Jeni's Splendid Ice Cream Recalls All Products After Positive Listeria Test

Jeni's Splendid Ice Cream recalls products three days after Blue Bell's recall.

Jeni's Splendid Ice Creams recalled all of its ice creams, frozen yogurts and other products today after a random sample tested positive for listeria as part of a Nebraska Department of Agriculture inspection. The news comes three days after Blue Bell Ice Cream issued an expansion of its recall to include all its products.

"If you test for it, you will find it," food safety lawyer Bill Marler said. "I think that's what you're seeing. People assume that pasteurized milk products -- which ice cream is -- don't have to worry about pathogens.

“I think the situation is we've got companies not paying attention to basic microbiology as it relates to listeria in these plants."

Listeria is a bacterium that can cause an illness called listeriosis when consumed by humans. It sickens about 1,600 people each year and kills about 260 people, according to the CDC.

Marler is representing the family of Shirlee Frey, who died in December of listeria found in tainted caramel apples, according to the wrongful death lawsuit he filed on their behalf. Although he said he has been contacted by the family of a Blue Bell listeria victim and several suspected Blue Bell listeria cases, he said it is unclear whether he will pursue legal action with any of them.

"I think all these [ice cream] companies are going to have to start thinking about it," he said of better testing.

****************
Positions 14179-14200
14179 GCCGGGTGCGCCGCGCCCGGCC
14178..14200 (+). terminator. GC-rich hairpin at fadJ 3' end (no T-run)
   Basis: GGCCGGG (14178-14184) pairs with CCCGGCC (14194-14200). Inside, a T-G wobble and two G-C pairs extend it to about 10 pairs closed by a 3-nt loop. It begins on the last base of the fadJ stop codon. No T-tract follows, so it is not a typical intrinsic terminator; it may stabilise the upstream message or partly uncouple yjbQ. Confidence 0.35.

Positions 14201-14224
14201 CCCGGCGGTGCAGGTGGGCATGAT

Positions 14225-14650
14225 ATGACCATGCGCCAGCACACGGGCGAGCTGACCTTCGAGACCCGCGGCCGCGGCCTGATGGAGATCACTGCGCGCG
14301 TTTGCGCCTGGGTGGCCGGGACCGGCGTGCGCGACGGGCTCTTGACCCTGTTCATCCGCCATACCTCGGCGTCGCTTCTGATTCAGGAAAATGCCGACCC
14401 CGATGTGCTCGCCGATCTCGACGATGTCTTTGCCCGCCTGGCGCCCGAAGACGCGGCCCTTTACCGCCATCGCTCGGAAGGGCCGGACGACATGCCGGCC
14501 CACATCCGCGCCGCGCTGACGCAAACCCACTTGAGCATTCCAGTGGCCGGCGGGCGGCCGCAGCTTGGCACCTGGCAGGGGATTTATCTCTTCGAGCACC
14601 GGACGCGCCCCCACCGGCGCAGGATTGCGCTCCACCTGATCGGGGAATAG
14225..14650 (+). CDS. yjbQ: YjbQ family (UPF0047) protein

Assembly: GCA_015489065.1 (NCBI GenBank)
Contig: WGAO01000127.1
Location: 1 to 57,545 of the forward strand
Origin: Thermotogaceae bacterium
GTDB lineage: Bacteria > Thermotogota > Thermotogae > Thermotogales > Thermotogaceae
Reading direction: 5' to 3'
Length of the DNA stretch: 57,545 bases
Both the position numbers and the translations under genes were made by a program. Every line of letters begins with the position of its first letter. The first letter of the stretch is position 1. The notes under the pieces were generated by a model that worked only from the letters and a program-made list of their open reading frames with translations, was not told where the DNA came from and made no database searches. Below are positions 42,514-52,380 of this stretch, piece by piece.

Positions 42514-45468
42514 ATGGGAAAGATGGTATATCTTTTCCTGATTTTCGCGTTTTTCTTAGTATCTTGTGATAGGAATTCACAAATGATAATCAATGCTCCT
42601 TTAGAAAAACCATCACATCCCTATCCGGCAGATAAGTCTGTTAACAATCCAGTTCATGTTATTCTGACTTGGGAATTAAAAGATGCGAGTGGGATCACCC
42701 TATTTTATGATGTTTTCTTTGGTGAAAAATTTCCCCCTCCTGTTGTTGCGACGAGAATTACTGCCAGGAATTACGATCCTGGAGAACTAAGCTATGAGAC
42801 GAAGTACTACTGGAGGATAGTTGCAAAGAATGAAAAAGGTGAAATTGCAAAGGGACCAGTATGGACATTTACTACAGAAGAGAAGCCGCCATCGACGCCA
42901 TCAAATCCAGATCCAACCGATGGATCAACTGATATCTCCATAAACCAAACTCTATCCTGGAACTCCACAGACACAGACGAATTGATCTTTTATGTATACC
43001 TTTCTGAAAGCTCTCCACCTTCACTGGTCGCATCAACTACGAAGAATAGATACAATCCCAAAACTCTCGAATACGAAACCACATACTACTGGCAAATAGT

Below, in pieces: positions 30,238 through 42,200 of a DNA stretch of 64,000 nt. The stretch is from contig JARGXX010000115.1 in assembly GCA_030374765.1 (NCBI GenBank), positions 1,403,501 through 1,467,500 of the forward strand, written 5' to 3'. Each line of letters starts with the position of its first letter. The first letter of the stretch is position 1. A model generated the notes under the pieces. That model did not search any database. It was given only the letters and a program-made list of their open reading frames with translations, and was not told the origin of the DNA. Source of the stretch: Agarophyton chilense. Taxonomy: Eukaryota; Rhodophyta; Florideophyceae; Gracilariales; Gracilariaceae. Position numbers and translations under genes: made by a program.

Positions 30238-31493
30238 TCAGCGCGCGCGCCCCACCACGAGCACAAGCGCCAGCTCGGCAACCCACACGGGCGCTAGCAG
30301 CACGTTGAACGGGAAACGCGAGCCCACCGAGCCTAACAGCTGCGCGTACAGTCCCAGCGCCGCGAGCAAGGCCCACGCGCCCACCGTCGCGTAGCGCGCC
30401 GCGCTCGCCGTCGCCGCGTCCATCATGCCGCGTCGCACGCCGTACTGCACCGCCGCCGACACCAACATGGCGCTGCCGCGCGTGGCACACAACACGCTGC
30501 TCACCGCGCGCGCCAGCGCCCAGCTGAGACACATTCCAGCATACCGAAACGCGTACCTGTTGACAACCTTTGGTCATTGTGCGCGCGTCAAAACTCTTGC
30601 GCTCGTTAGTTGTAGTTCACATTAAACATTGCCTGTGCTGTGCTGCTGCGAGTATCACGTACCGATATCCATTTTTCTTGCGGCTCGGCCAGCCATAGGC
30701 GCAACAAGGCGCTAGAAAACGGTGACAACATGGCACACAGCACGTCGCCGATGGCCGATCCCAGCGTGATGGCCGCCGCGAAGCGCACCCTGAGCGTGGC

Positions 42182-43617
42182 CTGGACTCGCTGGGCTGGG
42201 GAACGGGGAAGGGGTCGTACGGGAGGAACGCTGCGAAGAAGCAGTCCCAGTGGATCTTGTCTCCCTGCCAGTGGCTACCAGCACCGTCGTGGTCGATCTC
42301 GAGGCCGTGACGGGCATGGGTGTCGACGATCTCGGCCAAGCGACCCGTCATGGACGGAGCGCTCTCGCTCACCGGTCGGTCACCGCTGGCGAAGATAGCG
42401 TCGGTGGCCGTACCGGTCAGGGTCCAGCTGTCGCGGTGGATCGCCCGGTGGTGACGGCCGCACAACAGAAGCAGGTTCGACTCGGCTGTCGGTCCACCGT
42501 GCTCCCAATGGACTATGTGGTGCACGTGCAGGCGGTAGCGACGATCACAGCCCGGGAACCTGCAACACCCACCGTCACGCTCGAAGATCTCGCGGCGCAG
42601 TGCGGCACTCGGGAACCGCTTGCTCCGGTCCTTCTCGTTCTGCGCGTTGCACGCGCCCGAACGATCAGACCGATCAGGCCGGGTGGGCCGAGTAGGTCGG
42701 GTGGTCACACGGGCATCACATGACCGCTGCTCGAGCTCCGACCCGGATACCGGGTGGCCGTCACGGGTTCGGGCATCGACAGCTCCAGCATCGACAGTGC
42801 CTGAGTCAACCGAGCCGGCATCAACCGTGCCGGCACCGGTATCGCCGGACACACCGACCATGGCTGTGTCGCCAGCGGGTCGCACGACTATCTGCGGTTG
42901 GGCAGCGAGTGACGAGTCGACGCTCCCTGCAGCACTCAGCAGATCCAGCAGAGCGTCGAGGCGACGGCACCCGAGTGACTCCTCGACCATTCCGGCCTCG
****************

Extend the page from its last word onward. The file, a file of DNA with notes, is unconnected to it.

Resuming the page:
Jeni's Splendid, which is based in Columbus, Ohio, was not immediately available for comment, but stressed in its recall announcement that the action was voluntary and no one had become ill.

"Our top priority is guaranteeing the safety of all consumers by taking every possible precaution," Jeni's CEO John Lowe said.

Sandra Eskin, a food safety expert at the Pew Charitable Trusts, said the Food and Drug Administration has a "zero tolerance" policy for listeria, but companies are not required to test for it.

It is unclear where the Nebraska Department of Agriculture requested the sample because the company does not appear to have any shops or plants in the state.

When the 2011 Food Safety Modernization Act is implemented later this year, it will require more frequent plant inspections and give the FDA authority to be proactive rather than reactive when it comes to food safety, Eskin of Pew Charitable Trusts said. Right now, plants are only inspected once every 10 years and the FDA mostly takes action when someone has gotten sick after eating a tainted product, she said.

"At this time, the FDA does not believe that the finding of Listeria in one sample of Jeni’s Splendid Ice Creams is related to the outbreak and recall associated with Blue Bell Ice Cream," the FDA said in a statement today. "We are continuing to investigate both situations and will provide updated information to consumers as we learn more."